Research
Changing Climate

Grand Research Challenge: The Work of the Humanities in a Changing Climate

With support from the A.W. Mellon Foundation, the Humanities Without Walls consortium launched a program funding cross-institutional teams of faculty and graduate students wishing to collaboratively pursue research topics related to “The Work of the Humanities in a Changing Climate" in fall 2016.

This research initiative links the consortium partners in a common commitment to intellectual exchange and dialogue, around a broad question that resonates with many contemporary humanist scholars—namely, what is the work of the humanities in a changing climate?

This rubric is intended to be both intellectually focused and capacious. In its narrowest interpretation, it calls for collaborative work on climate change, arguably the most pressing grand challenge of our time. We seek collaborative research in the field of environmental humanities, broadly conceived, as well as the development of new humanities-centered paradigms for thinking through the limits and possibilities of climate change policy. We do so out of a conviction that the current climate crisis has deep historical roots yet to be fully tapped; that it calls for new philosophies and theories of the human and the Anthropocene; that its fictions and visual cultures bear mightily on its material consequences, past, present and future; and that collaborative research on these questions and more is indispensable to scholarly expertise on the subject, in the humanities and beyond.

As a metaphor, climate change is pluripotent: it offers humanists the opportunity to think expansively about the meanings of “climate” and “change” as they manifest in their own research, and to bring their contributions to bear on cognate questions in the present. Thus “The Work of Humanities in a Changing Climate” also hails scholars who wish to consider the pressure of other forms of contemporary “climate change” on their fields of inquiry—from a changing racial climate to a changing economic climate to the changing notion of “the public” and what it means for the intellectual work environments of humanists.

Proposals for new projects are currently being accepted. Please review the UW-Madison specific guidelines at the application page. Application Deadline: October 31st, 2017, 5:00 p.m., Central Time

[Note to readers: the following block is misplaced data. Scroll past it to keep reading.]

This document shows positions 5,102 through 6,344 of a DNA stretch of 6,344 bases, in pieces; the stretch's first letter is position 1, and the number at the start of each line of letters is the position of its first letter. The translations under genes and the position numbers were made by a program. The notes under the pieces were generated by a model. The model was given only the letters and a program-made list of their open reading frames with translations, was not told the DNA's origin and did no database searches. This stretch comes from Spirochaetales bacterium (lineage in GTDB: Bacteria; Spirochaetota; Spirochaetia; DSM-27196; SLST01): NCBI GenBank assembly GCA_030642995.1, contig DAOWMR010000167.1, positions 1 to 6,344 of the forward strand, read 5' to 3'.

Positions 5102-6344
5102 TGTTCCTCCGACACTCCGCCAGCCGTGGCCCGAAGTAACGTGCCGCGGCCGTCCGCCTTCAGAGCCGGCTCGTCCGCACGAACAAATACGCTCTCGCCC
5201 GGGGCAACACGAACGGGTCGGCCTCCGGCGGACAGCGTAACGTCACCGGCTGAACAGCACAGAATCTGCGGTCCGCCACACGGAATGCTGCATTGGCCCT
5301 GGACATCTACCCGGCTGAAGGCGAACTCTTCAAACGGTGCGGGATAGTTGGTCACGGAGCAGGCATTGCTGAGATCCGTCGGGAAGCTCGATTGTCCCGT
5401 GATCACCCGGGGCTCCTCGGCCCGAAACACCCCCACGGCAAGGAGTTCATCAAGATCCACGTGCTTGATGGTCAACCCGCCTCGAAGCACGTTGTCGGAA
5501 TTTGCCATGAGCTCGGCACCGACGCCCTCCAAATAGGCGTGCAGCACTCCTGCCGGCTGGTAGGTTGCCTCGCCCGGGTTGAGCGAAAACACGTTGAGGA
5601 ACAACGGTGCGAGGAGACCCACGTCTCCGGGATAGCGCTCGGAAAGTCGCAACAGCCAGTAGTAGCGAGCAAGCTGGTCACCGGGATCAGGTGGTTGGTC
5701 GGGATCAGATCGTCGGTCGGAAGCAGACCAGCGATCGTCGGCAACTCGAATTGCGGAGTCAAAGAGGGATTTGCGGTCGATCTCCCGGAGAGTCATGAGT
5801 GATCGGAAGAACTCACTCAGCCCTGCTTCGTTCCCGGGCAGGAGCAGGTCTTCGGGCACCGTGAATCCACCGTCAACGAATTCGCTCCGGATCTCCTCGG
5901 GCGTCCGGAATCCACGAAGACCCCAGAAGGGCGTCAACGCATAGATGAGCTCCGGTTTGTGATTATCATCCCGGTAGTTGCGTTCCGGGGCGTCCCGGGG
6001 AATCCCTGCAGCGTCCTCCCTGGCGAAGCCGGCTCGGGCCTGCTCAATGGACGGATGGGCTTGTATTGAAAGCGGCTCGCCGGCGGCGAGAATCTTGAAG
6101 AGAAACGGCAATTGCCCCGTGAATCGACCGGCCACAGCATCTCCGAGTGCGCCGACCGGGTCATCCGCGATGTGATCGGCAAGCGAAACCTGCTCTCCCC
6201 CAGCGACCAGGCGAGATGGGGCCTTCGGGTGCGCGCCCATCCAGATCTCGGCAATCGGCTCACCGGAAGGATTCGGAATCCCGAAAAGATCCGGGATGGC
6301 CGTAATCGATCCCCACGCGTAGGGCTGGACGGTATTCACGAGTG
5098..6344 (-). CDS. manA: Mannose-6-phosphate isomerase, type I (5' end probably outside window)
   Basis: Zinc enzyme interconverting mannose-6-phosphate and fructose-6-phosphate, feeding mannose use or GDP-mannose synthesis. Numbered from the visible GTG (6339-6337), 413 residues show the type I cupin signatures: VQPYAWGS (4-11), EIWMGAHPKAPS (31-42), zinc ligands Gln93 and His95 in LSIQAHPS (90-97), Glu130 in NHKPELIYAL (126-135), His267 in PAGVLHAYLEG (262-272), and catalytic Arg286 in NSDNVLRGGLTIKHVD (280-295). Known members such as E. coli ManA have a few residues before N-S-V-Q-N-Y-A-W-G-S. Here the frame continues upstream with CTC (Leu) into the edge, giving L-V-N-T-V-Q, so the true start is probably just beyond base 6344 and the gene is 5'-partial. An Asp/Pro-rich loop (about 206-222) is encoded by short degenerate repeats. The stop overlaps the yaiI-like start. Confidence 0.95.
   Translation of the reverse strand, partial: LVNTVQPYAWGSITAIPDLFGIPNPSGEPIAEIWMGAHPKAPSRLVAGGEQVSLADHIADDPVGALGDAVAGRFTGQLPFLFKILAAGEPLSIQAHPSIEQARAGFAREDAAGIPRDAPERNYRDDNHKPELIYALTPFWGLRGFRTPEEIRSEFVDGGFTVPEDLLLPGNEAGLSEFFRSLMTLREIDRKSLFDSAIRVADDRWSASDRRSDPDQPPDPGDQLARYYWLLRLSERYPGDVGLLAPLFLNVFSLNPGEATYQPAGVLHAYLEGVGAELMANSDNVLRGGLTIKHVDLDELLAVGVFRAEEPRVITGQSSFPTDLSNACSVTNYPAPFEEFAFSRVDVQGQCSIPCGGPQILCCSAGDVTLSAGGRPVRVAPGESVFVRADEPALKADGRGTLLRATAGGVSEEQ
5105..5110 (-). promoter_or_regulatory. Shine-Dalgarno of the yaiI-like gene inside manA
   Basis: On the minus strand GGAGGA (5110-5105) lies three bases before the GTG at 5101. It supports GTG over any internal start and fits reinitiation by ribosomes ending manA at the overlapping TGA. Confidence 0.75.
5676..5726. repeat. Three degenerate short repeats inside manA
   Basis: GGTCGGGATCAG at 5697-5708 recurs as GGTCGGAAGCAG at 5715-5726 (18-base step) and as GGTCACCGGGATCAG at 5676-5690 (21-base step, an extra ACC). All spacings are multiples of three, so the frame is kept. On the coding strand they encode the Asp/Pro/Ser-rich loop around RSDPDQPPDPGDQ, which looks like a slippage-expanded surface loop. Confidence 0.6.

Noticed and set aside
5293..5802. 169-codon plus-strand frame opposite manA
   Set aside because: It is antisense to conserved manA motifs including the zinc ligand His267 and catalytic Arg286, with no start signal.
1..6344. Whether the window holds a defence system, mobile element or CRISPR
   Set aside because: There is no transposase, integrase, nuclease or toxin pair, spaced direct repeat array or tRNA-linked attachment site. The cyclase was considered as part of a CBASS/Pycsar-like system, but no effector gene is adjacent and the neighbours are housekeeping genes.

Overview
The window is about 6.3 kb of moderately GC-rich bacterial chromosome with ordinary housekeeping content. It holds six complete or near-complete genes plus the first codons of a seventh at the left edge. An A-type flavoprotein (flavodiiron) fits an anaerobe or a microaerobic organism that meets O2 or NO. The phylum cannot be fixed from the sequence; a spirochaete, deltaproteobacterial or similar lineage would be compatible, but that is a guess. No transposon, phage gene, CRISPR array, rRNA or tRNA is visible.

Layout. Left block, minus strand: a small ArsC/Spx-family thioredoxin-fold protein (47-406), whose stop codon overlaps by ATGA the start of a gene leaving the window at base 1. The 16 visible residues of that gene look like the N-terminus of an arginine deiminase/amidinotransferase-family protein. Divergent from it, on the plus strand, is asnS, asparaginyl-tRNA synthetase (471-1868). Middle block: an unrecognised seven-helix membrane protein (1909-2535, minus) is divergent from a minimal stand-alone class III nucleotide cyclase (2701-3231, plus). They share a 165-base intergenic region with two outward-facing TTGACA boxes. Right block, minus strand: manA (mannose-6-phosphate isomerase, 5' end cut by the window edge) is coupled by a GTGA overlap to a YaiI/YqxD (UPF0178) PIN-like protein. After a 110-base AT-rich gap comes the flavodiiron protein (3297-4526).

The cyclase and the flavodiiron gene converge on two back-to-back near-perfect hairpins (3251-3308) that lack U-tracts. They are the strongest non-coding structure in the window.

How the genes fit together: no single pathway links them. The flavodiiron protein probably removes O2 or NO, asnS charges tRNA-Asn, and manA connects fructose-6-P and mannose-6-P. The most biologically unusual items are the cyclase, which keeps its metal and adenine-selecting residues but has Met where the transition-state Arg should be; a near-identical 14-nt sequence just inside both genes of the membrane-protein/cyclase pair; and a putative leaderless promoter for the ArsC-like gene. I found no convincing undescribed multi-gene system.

A full list of currently funded projects can be found here.

Projects with UW-Madison collaborators include:

Building Sustainable Worlds: Latinx Placemaking in the Midwest

Theresa Delgadillo, Project Leader and Co-PI (The Ohio State University)
Geraldo L. Cadava, Co-PI (Northwestern University) 
Claire F. Fox, Co-PI (University of Iowa) 
Sonia BasSheva Mañjon, Co-PI (The Ohio State University) 
Ramón H. Rivera-Servera, Co-PI (Northwestern University) 
Karen Mary Davalos (University of Minnesota-Twin Cities) 
Delia Fernández (Michigan State University) 
Larry LaFountain (University of Michigan) 
Sandra Ruiz (University of Illinois at Urbana-Champaign) 
Ariana A. Ruiz (University of Iowa) 
Sergio M. González (University of Wisconsin-Madison) 
Elena R. Gutiérrez (University of Illinois at Chicago) 
Laura M. Fernandez (The Ohio State University) 
Leila Vieira de Jesus Gemelli (The Ohio State University) 
Tatiana Faria (The Ohio State University)

Political Ecology as Practice: A Regional Approach to the Anthropocene

Ömür Harmanşah, Project Leader and PI (University of Illinois at Chicago)
Ian G. Baird, Project Coordinator (University of Wisconsin-Madison)
Molly Doane (University of Illinois at Chicago)
Ralph Cintron (University of Illinois at Chicago)
Beate Geissler (University of Illinois at Chicago)
David H. Wise (University of Illinois at Chicago)
Javairia Shahid (University of Illinois at Chicago)
Tannya Islas (University of Illinois at Chicago)
Katy Dye (University of Illinois at Chicago)
Alize Arıcan (University of Illinois at Chicago)
Charlie Corwin (University of Illinois at Chicago)
Zhe Yu Lee (University of Wisconsin-Madison)
W. Nathan Green (University of Wisconsin-Madison)

Garden for a Changing Climate

Hannah Higgins, Project Leader and PI (University of Illinois at Chicago)
Noah Feinstein, Project Coordinator (University of Wisconsin-Madison)
Lorelei Stewart (University of Illinois at Chicago)
Robyn Mericle (University of Illinois at Chicago)
Corinna West (University of Wisconsin-Madison)
Alexandra Lakind (University of Wisconsin-Madison)
Jenny Kendler, Chicago-based artist

Contact Megan Massino with questions.